The Saudi oil attacks – read the map

I note that Yemeni rebels have claimed responsibility for attacking Saudi Arabian oil refining facilities using (presumably) Iranian-manufactured and -supplied drones over the weekend.  I’m not so sure.  Consider this map of the region, with the area of the drone attacks highlighted by a red marker. That’s an awful long way from Yemen, where the Houthi rebels are fighting.  What’s more, the Yemeni border area is well covered by radar, with missiles and fighter aircraft on permanent standby to intercept ballistic missiles and other attacks launched from rebel territory.  To suggest that the drones flew all that way north, penetrating all those

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If at first you don’t succeed, lie, lie again

The brouhaha over a (very tenuously) alleged “assault” by Supreme Court Justice Kavanaugh, reported by the New York Times over the weekend, is utterly ridiculous and nonsensical.  It also exposes that newspaper (yet again) as a hollow shell of its former self, a propaganda organ rather than a serious journalistic endeavor.  Consider: The alleged “victim” of the “assault” has no recollection of it ever occurring, and refuses to discuss it.  As another reporter noted, “Omitting this fact from the New York Times story is one of the worst cases of journalistic malpractice in recent memory.”  The newspaper later updated its story to reflect this, but by then

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Sunday morning music

Here’s something rather different, courtesy of Australian reader Snoggeramus.  It’s the famous “Largo al factotum” from Rossini’s opera “The Barber of Seville” . . . played on a rubber chicken! So help me, I’ll never be able to get my hair cut again with a straight face . . . Peter

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On the road again

Miss D. and I are headed for the Texas Panhandle, to spend time with our friend Alma Boykin and take in a little local culture at the Tri-State Fair and Rodeo.  (Yeeeeeee-haw!)  We’ll be back home tomorrow evening.  Please say a prayer for traveling mercies for us, if you’re so inclined. I’ve queued up a post for tomorrow morning.  For more reading matter, please visit the bloggers listed in my sidebar.  They do good work, too! Peter

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Restoring marriage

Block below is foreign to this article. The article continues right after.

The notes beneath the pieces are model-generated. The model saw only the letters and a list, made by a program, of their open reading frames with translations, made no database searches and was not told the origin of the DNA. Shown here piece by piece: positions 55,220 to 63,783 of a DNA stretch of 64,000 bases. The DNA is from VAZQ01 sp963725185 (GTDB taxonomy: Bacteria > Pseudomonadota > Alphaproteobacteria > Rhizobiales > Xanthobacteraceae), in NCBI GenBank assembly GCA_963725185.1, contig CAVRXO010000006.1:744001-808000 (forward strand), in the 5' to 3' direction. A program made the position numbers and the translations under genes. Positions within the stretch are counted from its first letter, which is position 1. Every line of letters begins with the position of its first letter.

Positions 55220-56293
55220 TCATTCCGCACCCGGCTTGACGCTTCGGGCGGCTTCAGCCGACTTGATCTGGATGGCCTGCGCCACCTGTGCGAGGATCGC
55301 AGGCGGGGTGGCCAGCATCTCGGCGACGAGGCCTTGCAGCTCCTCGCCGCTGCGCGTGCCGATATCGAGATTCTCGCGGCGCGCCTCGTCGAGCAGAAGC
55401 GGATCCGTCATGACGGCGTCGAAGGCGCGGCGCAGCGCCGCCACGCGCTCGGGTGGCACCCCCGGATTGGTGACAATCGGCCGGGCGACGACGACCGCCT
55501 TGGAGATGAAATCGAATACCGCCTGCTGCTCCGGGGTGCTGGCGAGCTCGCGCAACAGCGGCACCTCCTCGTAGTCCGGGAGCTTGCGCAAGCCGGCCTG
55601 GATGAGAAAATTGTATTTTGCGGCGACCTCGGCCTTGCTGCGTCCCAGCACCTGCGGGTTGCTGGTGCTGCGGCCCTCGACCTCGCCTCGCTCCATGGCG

The problems inherent in marriage are discussed in an article at National Review.  The excerpt below highlights many of the issues they discuss, and I’ve highlighted one paragraph in bold, underlined text for further discussion. Who or what is to blame for this unraveling of marriage and the complete breakdown of trust in Rob’s world, and in the world of so many white, working-class people like him? Economic instability is most immediately evident … Less visible but more dramatic is the role of social alienation. At least two generations have now come of age in the aftermath of the divorce revolution, and

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You want an earworm? I got your earworm right here!

In e-mail correspondence with an overseas contact, whose native language is not English, he asked at one point “What is an ‘earworm‘?”  Well, of course, I volunteered to provide an example!  As a matter of fact, it’s one I blogged about in 2015, when I first encountered it.  (The comments at that earlier blog post are worth reading, too.) At any rate, here’s Austrian “DJ Ötzi” with his (in)famous “Burger Dance”, which went gold in Germany and hit #1 on the charts there (why, I don’t know!).  His teenybopper audience appear to be singing right along, and getting into the spirit of the

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Another interesting read for SF geeks

Alma Boykin is no stranger to readers of these pages.  She’s a friend to Miss D. and I in meatspace as well as cyberspace, and we’ve enjoyed her books for years.  (We’ll be spending time with her this weekend.) Her latest novel in the “Colplatschki Chronicles” series is an interesting one.  “Fountains of Mercy” is the eighth in the series, but is actually a prequel to the other books.  It might appear at first to be a dystopian novel with science fiction overtones, but it’s far from the run-of-the-mill in both genres.  Alma makes things much more technically interesting, and given her

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Combat resupply gets easier – and cheaper

The JPADS GPS-guided cargo parachute system has been in service with the US armed forces for some years.  It’s proven very useful in remote terrain in places like Afghanistan, where resupply over long distances is expensive and dangerous. Now it looks like something better – at least for smaller loads – is on the horizon. Yates Electrospace unveiled at the Defense & Security Equipment International (DSEI) show in London a larger variant of its unmanned cargo glider, the Silent Arrow GD-2000, that can fly with a gross weight of 907kg (2,000lb). The US-based company says it will start full-rate production in October and has

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Nature, red in tooth and claw

Tennyson’s famous phrase was (and still is) very familiar to those growing up in Africa, and I daresay in places like Alaska and other wildernesses too.  It’s the simple fact of life.  Nature is predatory and ruthless, and almost all animals die through being killed and eaten by others, sooner or later.  Those who die from other causes end up being eaten anyway! I was reminded of that by this photograph, found at SNAFU’s place.  Clickit to biggit. The Nile crocodile is endemic in Africa, with uncounted numbers infesting that continent’s rivers and lakes.  (Some idiot’s even released a few into the wild in Florida!) 

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